Ms. Mustafina represented Russia at the 2012 Summer Olympics, where she was the most decorated gymnast, male or female, having won four medals including the silver in the team all-around, the bronze in the individual all-around final, the gold in the uneven bars final, and the bronze in the floor final.
Competing at a global elite level is in her blood. Aliya was born into a middle-class Muslim family in Yegoryevsk, Russia. Her father, Farhat Mustafin, an ethnic Tatar, was a bronze medalist at the 1976 Summer Olympics in Greco-Roman wrestling.
Who are the Tatar’s you ask?
According to encyclopedia.com, “There are many Turkic-speaking ethnic groups living throughout the Russian Federation. These diverse groups lie scattered from the Caucasus and Ural mountains to eastern Siberia, and include the Tatars, Chuvash, Bashkirs, Sakha, Tuvans, Karachai, Khakass, Altays, and others. This article focuses on the largest Turkic group in the Russian Federation, the Tatars.
Historically, the Tatars lived farther west than any other Turkic nationality.
After Russians and Ukrainians, the Tatars are the most populous ethnic group in the Russian Federation.
When the Russian Empire collapsed in 1917, the Tatars took advantage of the chaos and immediately formed their own home-land, the Idil-Ural State.
In the 1920s, most Tatar leaders and intellectuals who wanted independence were eliminated through execution or exile. This policy against the Tatars continued to some extent until the early 1950s. Tatar culture was also affected until the 1970s through the policy of Russification, where the Russian language and culture were legally forced on the Tatars and other ethnic groups. During the Soviet era, economic hardship and job preference given to Russians in industrial areas caused many Tatars to leave their homeland.”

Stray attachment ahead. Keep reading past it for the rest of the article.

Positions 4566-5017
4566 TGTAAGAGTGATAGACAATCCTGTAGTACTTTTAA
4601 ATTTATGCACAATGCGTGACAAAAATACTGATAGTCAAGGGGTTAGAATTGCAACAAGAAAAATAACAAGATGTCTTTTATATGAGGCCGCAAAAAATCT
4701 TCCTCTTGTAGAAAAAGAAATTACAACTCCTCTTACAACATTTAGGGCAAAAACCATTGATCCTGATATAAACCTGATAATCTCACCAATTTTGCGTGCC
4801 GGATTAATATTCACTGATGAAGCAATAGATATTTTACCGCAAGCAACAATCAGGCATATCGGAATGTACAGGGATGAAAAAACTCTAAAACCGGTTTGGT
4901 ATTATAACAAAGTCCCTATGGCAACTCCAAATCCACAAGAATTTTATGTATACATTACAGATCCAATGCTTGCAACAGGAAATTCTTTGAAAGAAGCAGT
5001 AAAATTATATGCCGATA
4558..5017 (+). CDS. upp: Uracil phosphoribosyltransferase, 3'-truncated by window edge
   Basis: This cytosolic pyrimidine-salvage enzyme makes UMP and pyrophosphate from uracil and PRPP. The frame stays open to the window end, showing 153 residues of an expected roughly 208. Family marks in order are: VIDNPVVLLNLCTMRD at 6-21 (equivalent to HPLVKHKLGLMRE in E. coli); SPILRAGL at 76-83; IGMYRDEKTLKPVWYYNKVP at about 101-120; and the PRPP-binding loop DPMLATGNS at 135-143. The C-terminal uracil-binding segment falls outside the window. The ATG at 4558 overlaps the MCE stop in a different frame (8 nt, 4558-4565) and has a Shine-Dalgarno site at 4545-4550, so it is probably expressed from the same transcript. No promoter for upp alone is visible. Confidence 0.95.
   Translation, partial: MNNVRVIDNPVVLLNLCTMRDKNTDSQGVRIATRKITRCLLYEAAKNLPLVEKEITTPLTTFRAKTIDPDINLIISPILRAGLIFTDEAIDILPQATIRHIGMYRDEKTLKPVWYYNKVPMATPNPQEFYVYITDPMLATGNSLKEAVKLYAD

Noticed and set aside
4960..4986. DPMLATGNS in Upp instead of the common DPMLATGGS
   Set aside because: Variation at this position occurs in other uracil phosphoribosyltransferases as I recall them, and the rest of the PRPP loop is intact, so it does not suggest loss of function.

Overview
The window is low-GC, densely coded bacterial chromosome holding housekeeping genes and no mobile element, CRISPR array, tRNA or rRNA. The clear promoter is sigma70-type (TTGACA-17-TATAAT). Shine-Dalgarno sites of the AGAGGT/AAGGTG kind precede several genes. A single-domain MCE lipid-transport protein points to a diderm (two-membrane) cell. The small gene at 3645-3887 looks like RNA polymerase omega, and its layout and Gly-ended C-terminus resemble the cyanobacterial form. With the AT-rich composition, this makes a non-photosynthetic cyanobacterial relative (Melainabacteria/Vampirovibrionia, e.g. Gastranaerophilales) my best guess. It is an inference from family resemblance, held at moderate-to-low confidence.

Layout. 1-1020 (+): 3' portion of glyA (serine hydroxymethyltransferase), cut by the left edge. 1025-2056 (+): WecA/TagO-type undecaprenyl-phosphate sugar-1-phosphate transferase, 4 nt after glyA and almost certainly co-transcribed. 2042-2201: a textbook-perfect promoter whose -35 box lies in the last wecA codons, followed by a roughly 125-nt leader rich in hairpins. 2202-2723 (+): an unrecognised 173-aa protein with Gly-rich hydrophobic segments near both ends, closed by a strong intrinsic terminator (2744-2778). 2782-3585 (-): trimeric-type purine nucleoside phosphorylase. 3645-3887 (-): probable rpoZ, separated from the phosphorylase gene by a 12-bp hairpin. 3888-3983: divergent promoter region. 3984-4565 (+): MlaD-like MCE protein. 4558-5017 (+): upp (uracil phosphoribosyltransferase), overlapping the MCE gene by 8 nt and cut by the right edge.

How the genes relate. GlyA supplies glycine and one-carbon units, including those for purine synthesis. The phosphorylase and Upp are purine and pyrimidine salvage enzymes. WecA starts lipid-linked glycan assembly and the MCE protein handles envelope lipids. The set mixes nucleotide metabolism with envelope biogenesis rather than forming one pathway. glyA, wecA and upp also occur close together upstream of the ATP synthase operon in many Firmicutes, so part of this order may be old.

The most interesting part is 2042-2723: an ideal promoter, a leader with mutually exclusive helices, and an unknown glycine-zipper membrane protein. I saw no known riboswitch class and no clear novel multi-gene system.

Interesting. As they say, everyone has a story and by many comparisons, Aliya’s people have suffered some very strong hardships.
Aliya was born September 30, 1994 in Yegoryevsk.
Why don’t briefly visit the community that influenced her phenomenal growth.
The population was 70,081 at the 2010 Census.
The city of Yegoryevsk was formed in 1778 from the village of Vysokoye and became an important trading center, especially for grain and cattle.
Browsing the fantastic travel and review site Trip Advisor, you can eat some great pizza at a restaurant called Oliva’s.
We’ll try and remember that.
Fortunately Aliya appears to have a very bright future and a more people friendly one.
When you watch her videos as the captain of the Russian team in Rio, she is the first to give her teammates hugs and words of encouragement. When a language barrier stands in the way of giving foreign athletes a compliment, she can be seen displaying a thumbs up and smile.
Good for Aliya.
A smooth, controlled and elegant machine aside, internal change springs eternal and the world is loving what they see.
In an important interview with rewritingrussiangymnastics.blogspot.com, when asked if she will leave gymnastics with any regrets, she replied, “I do not think I will be bored without gymnastics. I have had a good career, with nothing to complain about, and I certainly haven’t been unlucky.”
~ ~ ~
Sources: brainyquote.com, Wikipedia, fciwomenswrestling2.com, FCI Elite Competitor, photos thank you Wikimedia Commons.